Autism Intervention – Testing For Heavy Metal Toxicity For Children With an Autism-Spectrum Disorder2 min read
An Autism Intervention Specialist Doctor Explains Heavy Metal Testing For Porphyrins
Biomedical autism intervention uses a number of diagnostic tools to evaluate for underlying heavy metal toxicity. As a biomedical autism treatment heavy metal detoxification therapy is an important intervention to remove the toxic effect of things like mercury, lead, arsenic and others from the body of a developing child with autism. These metals are known to be neurologically toxic. A unique way to assess cellular toxicity to heavy metals is to use a urine test called a porphyrin profile. A porphyrin analysis is an important component of biomedical autism intervention.
What are Porphyrins?
Porphyrins are proteins in our body responsible for the formation of heme. Heme is the carrier protein for iron in hemoglobin. This hemogloblin complex (heme + iron) is what carries oxygen throughout our body. Without heme you have no way of conserving iron and no way of transporting oxygen throughout your body. Obviously, this is not a positive thing for health as oxygen is necessary for life. Porphyrins are also involved in supporting cells in the liver which are responsible for detoxification. Without proper porphyrin production our body’s capacity to detoxify toxins in severely compromised.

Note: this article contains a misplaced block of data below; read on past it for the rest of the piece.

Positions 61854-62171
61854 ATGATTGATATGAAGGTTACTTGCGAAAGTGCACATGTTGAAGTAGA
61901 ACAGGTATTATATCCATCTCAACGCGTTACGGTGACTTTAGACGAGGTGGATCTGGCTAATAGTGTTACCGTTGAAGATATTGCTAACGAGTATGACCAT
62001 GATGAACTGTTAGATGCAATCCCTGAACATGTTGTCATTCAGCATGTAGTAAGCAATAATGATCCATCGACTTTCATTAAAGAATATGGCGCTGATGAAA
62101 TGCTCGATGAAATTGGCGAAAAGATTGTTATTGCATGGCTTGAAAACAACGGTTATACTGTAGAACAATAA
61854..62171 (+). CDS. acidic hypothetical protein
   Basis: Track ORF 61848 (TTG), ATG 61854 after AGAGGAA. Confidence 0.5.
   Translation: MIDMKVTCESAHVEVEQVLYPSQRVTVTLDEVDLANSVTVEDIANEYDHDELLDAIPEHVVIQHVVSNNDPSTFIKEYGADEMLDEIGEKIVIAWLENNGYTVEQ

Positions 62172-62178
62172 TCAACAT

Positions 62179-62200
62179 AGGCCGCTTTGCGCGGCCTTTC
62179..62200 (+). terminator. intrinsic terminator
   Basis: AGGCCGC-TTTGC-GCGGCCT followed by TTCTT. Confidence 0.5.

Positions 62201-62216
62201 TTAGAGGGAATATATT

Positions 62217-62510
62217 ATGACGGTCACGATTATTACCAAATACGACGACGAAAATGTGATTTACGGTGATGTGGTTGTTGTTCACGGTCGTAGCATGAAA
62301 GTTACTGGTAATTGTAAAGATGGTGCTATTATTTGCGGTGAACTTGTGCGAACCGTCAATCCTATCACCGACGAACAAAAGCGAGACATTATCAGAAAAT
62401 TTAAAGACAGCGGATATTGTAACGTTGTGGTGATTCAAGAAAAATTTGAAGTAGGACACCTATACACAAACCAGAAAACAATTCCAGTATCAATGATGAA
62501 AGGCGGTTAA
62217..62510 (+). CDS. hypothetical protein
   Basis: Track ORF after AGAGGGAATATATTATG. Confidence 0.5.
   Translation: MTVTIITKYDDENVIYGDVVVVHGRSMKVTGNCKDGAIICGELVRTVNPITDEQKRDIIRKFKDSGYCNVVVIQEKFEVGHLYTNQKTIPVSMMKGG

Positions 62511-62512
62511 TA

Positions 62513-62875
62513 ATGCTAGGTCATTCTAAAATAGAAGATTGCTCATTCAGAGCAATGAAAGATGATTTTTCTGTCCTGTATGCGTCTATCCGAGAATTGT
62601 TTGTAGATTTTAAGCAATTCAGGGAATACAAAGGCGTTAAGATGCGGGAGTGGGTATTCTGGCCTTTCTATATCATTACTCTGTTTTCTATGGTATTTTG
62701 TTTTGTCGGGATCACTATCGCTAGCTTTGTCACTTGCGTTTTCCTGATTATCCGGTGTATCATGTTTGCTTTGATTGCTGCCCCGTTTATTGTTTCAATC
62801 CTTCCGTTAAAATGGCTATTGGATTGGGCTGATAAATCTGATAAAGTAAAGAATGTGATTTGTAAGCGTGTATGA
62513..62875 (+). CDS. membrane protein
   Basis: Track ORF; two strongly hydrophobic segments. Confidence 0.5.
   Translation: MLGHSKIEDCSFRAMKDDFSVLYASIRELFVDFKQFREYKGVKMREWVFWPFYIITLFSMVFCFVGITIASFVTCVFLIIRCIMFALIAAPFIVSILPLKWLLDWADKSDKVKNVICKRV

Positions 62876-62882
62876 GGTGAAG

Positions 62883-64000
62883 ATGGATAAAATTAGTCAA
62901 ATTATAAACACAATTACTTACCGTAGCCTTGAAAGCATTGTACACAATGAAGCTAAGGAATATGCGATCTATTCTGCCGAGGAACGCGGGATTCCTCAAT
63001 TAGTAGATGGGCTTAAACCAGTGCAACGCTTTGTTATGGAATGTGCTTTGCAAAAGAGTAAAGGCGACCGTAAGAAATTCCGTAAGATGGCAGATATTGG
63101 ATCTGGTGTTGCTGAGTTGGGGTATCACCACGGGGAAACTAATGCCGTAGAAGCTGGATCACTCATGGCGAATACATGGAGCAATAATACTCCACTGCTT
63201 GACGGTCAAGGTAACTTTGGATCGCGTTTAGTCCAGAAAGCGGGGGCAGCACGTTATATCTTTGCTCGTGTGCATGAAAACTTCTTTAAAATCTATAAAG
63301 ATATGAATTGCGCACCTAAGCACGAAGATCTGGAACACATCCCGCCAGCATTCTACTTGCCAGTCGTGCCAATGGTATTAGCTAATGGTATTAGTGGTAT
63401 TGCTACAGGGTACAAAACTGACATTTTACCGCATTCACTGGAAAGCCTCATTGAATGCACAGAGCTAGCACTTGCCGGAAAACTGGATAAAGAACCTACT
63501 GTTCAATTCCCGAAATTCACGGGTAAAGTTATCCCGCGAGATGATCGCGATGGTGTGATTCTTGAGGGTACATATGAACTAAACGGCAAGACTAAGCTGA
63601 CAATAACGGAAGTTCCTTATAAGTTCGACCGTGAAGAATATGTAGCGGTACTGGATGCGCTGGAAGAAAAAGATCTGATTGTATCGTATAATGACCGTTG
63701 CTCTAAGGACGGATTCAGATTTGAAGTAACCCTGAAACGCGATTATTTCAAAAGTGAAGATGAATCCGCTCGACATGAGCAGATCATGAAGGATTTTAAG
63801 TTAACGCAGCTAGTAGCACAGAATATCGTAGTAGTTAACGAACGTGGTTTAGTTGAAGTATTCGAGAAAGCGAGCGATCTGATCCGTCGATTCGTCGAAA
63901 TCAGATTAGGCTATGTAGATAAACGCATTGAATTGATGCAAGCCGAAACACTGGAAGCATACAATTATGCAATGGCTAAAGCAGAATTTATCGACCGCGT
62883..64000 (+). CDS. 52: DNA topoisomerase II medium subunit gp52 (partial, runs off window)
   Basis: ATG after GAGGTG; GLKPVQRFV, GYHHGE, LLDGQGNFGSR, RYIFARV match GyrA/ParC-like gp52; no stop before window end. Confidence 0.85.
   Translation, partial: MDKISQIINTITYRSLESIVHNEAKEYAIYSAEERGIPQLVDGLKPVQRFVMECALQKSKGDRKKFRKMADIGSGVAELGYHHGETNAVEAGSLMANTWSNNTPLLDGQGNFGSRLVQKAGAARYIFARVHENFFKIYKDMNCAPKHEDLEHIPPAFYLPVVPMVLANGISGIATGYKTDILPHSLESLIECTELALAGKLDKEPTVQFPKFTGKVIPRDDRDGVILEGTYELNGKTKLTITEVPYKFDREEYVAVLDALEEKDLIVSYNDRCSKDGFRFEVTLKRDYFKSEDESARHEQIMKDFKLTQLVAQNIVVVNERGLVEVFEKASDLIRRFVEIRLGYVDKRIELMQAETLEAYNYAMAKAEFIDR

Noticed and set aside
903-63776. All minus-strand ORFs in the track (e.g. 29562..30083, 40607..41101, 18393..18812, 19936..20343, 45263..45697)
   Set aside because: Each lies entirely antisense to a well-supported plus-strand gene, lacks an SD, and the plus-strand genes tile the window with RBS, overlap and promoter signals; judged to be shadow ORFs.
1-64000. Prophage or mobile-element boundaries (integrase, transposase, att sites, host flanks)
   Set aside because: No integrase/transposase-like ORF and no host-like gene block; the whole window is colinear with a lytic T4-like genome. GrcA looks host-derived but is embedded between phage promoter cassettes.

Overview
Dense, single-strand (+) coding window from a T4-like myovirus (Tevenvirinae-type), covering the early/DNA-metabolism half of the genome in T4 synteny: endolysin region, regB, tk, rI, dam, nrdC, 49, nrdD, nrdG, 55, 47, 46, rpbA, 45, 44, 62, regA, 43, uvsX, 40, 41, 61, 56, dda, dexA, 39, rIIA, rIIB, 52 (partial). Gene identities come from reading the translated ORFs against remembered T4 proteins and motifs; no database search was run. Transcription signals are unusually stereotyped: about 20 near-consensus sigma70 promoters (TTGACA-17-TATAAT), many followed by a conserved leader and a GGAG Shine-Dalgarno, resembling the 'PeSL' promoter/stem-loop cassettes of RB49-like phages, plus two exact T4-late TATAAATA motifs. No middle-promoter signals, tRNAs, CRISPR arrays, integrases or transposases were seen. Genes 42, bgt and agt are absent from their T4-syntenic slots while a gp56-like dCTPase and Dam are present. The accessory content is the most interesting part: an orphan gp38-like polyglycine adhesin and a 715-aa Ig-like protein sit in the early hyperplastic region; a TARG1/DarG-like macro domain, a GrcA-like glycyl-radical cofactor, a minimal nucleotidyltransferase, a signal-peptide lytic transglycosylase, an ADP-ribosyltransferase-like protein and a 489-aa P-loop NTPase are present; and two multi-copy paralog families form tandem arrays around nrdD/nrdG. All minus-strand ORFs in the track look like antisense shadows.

Porphyrins and Alzheimers Disease:
Ongoing research into Alzheimer’s Disease indicates that the formation of a substance called beta-amyloid (referred to as “senile plaque”) is responsible for plaque formation in the brain, specific to Alzheimer’s. Heme is responsible for removing beta-amyloid. Without adequate heme formation you are at risk for beta-amyloid accumulation and possibly Alzheimer’s Disease.
Porphyrins and Heavy Metals:
There are a few rare genetic disorders that cause a dysfunction in porphyrin production. These manifest as a specific genetic enzyme defect which directly impacts certain points in the porphyrin biochemistry. However, it is well known that mercury (and other metals) can significantly impact porphyrin biochemisty as well, by interfering with the enzymes that help produce heme. Mercury and lead are the major offenders and if a porphyrin profile indicates a problem in porphyrin production mercury and/or lead toxicity should definitely be high on the list for causative factors.